Wednesday, June 15, 2011

Freight Associations Aid UK Forwarders In Credibility Fight

IATA Decision Threatened Honest Brokers
Shipping News Feature

EUROPE – The global financial crisis produced a tightening up of procedures, not least in the world of shipping and a decision by the International Air Transport Association (IATA) to implement a hitherto dormant policy regarding the financial assessment of freight forwarders caused concern for both the UK and Europe wide trade bodies which represent airfreight agents.

The situation arose over the IATA-owned Cargo Accounts Settlement System (CASS) in Europe under which freight forwarders needed to undergo financial assessment which, if considered unsuitable by IATA, meant companies would need to produce bank guarantees, sometimes for extremely high sums.

Until the recent global financial crisis, the requirement for freight forwarders, when appropriate, to undergo a financial assessment by IATA had largely been dormant. However, the monetary situation sparked an about-turn by IATA, changing their stance on such assessments, and therefore their attitude to those European forwarders who had historically complied with all of the existing IATA Cargo Agency Resolutions appropriate for Europe when it was established, including the CASS airline billing and forwarder freight settlement programme.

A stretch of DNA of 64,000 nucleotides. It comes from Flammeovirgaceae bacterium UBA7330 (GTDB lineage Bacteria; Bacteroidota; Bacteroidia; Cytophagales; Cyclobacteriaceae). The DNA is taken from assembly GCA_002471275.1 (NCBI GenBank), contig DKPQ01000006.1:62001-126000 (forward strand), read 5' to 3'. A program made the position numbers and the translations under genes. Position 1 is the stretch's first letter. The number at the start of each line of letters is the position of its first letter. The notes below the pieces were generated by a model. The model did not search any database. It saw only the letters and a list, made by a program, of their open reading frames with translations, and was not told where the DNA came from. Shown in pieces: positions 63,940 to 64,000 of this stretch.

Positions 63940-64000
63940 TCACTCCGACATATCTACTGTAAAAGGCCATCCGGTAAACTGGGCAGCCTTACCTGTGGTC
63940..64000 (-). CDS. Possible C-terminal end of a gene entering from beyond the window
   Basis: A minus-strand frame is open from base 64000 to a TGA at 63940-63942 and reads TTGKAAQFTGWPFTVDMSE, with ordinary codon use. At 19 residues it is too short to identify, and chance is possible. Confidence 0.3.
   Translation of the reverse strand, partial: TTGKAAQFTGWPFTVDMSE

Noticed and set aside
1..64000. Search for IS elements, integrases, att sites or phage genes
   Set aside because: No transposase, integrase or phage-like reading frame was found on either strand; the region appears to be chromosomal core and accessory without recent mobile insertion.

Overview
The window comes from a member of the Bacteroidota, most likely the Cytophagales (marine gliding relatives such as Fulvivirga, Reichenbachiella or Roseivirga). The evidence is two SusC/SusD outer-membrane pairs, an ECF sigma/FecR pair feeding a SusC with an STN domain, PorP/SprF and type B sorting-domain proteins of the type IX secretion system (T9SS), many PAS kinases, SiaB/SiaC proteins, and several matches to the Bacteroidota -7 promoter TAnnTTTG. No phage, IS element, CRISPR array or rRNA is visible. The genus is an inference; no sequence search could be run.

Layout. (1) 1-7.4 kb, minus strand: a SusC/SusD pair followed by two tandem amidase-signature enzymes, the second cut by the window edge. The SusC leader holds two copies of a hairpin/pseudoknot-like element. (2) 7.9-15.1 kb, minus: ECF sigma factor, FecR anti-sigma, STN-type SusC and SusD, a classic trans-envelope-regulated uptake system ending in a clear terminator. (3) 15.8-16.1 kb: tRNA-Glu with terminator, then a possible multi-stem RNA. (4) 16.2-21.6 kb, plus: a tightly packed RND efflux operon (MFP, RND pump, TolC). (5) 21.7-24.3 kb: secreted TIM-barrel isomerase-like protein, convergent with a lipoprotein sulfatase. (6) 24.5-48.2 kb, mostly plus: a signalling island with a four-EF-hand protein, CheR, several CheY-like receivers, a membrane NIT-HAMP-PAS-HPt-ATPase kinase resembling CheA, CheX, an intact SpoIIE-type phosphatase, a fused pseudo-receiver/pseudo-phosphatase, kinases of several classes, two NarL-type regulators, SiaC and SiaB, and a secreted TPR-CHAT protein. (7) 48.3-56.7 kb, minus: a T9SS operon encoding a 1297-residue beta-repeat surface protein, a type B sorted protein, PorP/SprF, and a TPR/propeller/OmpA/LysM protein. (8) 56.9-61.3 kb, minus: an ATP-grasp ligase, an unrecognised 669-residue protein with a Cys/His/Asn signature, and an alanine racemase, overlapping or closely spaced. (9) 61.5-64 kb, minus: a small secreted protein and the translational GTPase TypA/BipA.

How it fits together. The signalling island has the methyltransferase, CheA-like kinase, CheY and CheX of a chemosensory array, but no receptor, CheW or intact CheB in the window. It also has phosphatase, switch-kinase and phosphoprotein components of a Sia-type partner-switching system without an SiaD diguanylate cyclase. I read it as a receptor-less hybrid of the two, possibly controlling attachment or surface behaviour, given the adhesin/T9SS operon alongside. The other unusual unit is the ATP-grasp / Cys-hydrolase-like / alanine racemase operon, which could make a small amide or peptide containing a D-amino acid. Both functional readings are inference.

The British International Freight Forwarding (BIFA) tell us one of their members faced the need to provide a £400,000 guarantee and, as members of the FIATA Airfreight Institute, an integral constituent of the European Air Cargo Programme (EACP), they felt it imperative to move against the proposals. Peter Quantrill, BIFA Director General, felt the blanket move against the Association’s members had to be challenged and at a meeting of the EACP Joint Council in February, a small working group was set up, consisting of forwarder representatives from BIFA, FIATA and IATA to consider changes to the financial criteria. BIFA’s Director - Trade Services, John O’Connell said:

“As part of this working party, we consistently articulated the fact that the forwarder is the customer of the airline. Our aim was to ensure that the need for forwarders, which complied with the terms of the CASS agreement, to provide expensive and cumbersome bank guarantees, was lifted.

“It was intolerable that forwarders were faced with the reinstatement of this requirement irrespective of the fact that the members in question had been hitherto wholly compliant to the prescriptive payment terms and conditions of the CASS before, during, and after the financial crisis.

“As a trade body, our paramount role is to work to further the interests of our Members. We value out membership of bodies such as the FIATA Airfreight Institute where we can speak for British forwarders which underpin our country’s international trading.”

As a result of the negotiations forwarders and airlines reached a landmark agreement on changes to the CASS program with the agreed changes coming into effect on the 1st July when the revised criteria for registration and retention for the European Air Cargo Programme, which includes the CASS settlement criteria for forwarders is implemented.